Our chairman, Rob / ZS1SA started off by welcoming us all, and announced some administrative notices and decisions made at the Committee Meeting held on the previous Monday. Then he introduced us to OM Colin / ZS1RS, who was there to give us a talk and demonstration on Fox-Hunting.
Colin has had extensive experience in this particular aspect of our hobby. Locating radio transmitters by way of direction-finding techniques, using directional antennas to locate the source, has many practical applications in addition to the sport aspect. For example, a burglar alarm company in Gauteng enlisted the radio hams to succesfully locate an alarm transmitter that had gone off-frequency. And, of course, the location of illegal transmitters that cause interference on amateur radio frequencies is required from time to time.
One message Colin gave us is "Learn to trust your equipment". By this he meant, once you have tested your DF antenna and are familiar with its quirks, it usually gives consistent readings. He showed us some relatively simple equipment anyone can build to use effectively in DF hunts. The sky is the limit, though, in terms of complexity and cost for those who really get involved in depth.
Simple techniques were shown, such as using your body as a shield (and therefore a direction indicator), and using a cardboard cylinder wrapped in tinfoil to "hide" the receiver in to attenuate the signal appropriately.
The aspect of Attenuation was also discussed. The important thing here is that, at the appropriate level, the directionality of a signal can be clearly indicated: Too high a signal level and the antenna shows no directionality. Too low a signal and the squelch doesn't break open. At just the right level of attenuation, the direction of the transmitter is relatively apparent as the signal breaks through the squelch when the antenna is pointed in the right direction. When closing in on the "fox", attenuation becomes critical.
The sport aspect of fox-hunting is mostly carried out on the two-metre band frequencies. RF signals are sufficiently directional at this wavelength, the antennas are manageable at this size and most hams have 2m rigs. Colin showed us a variety of antennas and other equipment used to locate the direction of transmitters.
After demonstrating these items in the clubhouse, Colin went outside to hide the "fox", and some of us went out to try and locate it. Things were made easy for the "hunters" - the transmitter was located in a relatively open area and so not difficult to find.
Truly diabolical techniques used in more competitive situations include...
Placing the "fox" next to a long fence, which becomes part of the radiating setup...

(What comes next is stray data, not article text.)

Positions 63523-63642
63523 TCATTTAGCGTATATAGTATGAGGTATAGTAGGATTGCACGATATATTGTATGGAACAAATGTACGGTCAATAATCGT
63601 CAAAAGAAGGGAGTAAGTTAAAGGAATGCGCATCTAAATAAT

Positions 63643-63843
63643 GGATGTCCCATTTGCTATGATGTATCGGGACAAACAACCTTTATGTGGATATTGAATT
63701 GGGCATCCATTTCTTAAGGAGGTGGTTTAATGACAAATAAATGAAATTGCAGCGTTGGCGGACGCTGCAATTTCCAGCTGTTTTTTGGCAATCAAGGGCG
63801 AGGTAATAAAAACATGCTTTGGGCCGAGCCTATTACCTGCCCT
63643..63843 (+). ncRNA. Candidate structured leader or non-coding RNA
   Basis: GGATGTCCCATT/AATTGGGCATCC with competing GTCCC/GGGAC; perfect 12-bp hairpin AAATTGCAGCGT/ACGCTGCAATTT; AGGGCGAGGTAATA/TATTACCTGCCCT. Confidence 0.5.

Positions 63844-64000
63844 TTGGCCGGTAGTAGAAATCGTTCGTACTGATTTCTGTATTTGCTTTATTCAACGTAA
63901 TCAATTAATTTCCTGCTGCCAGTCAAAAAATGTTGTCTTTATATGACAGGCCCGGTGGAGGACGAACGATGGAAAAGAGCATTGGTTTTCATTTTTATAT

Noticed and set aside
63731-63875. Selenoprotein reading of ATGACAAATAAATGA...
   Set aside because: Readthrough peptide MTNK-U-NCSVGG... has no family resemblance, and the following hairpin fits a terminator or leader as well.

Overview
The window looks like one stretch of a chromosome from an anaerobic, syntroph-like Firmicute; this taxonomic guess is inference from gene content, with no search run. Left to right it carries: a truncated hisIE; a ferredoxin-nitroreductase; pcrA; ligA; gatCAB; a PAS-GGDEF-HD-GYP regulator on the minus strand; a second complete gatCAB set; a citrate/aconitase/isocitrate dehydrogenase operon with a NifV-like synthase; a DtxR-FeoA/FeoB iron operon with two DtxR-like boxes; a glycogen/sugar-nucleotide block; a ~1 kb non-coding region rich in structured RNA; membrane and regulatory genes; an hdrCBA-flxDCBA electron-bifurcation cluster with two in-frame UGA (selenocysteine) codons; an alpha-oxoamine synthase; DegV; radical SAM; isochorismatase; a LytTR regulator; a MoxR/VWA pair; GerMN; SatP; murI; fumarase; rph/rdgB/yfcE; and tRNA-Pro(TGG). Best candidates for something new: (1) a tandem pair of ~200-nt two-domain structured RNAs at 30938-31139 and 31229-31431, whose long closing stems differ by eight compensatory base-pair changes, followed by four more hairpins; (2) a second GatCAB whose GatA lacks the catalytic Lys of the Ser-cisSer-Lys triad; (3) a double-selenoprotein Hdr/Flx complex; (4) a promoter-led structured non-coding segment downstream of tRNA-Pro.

Placing vertical dipole antennas of resonant length in trees to mis-direct the hunters...
Operating the "fox" via your vehicle's own antenna, in a car park full of other vehicle antennae...
Moving the location of the fox (though this is considered to be unsporting)..
A variety of disguises (limited only by the imagination) for the fox and its operator!
This was a particularly interesting club meeting, and we hope to hold a proper fox hunt event soon. Thanks to Colin for stimulating all of our interest!
|Rob / ZS1SA opens the meeting|
|Colin / ZS1RS shows an easily-built 2m DF dipole and attenuator|
|The Active Attenuator (the silver box) is an RF diode mixer|
|Colin shows us a home-brew planar loop antenna with signal strength meter|
|The simplest attenuator (and highly effective) ! A cardboard tube with tinfoil tape.|
The handie slides into the centre of the tube to attenuate the signal
|Colin demonstrates using the body as a directional RF shield|
|A simple switched attenuator box that goes between antenna and rig|
|A more complex doppler DF indicator, used in mobile DF hunts|
|The back of the DF planar-loop antenna, with signal-strength meter.|
|A home-brew doppler-shift DF antenna. A change in audio pitch indicates direction|
|The members go outside to try to locate the fox|
|Rob / ZS1SA finds that a signal null indicates direction more accurately than a peak|
|Judicious use of the attenuator is critical as one gets closer to the fox|
|Two young guys showed great interest! The fox antenna is poking up just to the left of the kid sitting on the concrete|
|This commercial "fox" is a milliWatt CW transmitter. Its frequency and CW message can be programmed by computer|
|Further discussions inside. Colin regaled us all with some amazing fox-hunting stories!|